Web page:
Acceptance and Commitment Therapy (ACT) is a form of psychotherapy that combines elements of cognitive-behavioral therapy (CBT) with mindfulness and acceptance strategies. Developed by Steven C. Hayes, Kelly G. Wilson, and Kirk Strosahl in the late 1980s, ACT is based on the idea that psychological suffering is often caused by our attempts to control or avoid unwanted thoughts, feelings, or experiences.
ACT therapy focuses on six core processes:
- Acceptance: Learning to accept and experience difficult thoughts and feelings without trying to change or avoid them.
- Cognitive Diffusion: Developing techniques to "defuse" from unhelpful thoughts or beliefs, reducing their influence over behavior.
- Being Present: Practicing mindfulness and staying engaged in the present moment, rather than dwelling on the past or worrying about the future.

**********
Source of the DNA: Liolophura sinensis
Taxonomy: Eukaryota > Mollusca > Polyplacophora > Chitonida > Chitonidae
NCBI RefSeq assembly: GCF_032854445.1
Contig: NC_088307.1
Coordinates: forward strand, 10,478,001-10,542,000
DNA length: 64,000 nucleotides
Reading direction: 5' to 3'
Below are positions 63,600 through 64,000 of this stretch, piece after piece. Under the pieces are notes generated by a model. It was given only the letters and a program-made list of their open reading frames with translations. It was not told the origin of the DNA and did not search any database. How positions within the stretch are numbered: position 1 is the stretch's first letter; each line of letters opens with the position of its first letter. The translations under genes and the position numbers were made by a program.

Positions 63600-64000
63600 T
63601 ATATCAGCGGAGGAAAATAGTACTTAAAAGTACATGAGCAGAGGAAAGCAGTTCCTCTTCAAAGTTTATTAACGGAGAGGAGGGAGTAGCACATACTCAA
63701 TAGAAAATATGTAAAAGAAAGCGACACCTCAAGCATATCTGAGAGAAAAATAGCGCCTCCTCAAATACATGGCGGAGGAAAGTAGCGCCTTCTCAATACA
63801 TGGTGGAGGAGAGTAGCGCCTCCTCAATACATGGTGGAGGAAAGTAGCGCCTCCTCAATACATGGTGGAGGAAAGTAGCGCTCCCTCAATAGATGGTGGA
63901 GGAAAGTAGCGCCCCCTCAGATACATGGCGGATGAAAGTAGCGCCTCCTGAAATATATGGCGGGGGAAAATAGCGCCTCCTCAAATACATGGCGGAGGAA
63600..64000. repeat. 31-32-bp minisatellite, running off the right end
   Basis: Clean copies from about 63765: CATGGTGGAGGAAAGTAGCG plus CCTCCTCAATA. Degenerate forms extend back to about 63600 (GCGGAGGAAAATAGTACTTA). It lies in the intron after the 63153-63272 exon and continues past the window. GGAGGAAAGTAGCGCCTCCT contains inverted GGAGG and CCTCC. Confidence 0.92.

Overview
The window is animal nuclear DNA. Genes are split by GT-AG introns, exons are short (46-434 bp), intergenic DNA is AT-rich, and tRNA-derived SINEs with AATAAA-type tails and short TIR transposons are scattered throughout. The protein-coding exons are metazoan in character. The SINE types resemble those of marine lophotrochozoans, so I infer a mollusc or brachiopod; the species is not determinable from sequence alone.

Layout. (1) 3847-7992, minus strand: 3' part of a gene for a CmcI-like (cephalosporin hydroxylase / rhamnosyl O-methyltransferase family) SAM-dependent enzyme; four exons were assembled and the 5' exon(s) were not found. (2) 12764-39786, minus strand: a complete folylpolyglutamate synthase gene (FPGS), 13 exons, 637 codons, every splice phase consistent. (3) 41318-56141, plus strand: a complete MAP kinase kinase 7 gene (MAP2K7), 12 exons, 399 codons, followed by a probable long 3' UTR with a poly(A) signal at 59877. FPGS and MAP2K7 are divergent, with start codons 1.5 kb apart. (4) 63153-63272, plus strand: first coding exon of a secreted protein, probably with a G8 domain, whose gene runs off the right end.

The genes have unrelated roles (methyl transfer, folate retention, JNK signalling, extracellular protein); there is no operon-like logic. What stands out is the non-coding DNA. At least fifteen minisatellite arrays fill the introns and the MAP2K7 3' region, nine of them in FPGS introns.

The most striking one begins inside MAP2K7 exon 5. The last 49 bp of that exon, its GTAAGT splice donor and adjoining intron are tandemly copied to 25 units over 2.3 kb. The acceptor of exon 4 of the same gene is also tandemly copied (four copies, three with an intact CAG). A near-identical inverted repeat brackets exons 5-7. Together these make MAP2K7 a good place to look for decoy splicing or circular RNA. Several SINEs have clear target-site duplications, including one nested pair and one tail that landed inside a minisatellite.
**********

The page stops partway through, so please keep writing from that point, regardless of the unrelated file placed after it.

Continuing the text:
- Self as Context: Recognizing that thoughts and feelings do not define a person, and developing a more flexible sense of self.
- Values: Identifying personal values and using them as a guide for behavior and decision-making.
- Committed Action: Taking action in line with one's values, even in the presence of challenging thoughts and emotions.
The primary goal of ACT is to help individuals develop psychological flexibility, which is the ability to be present, open, and committed to taking value-driven action, even when faced with difficult thoughts and feelings. ACT has been found to be effective in treating various mental health issues, such as anxiety, depression, substance abuse, and chronic pain, as well as helping people improve their overall well-being and quality of life.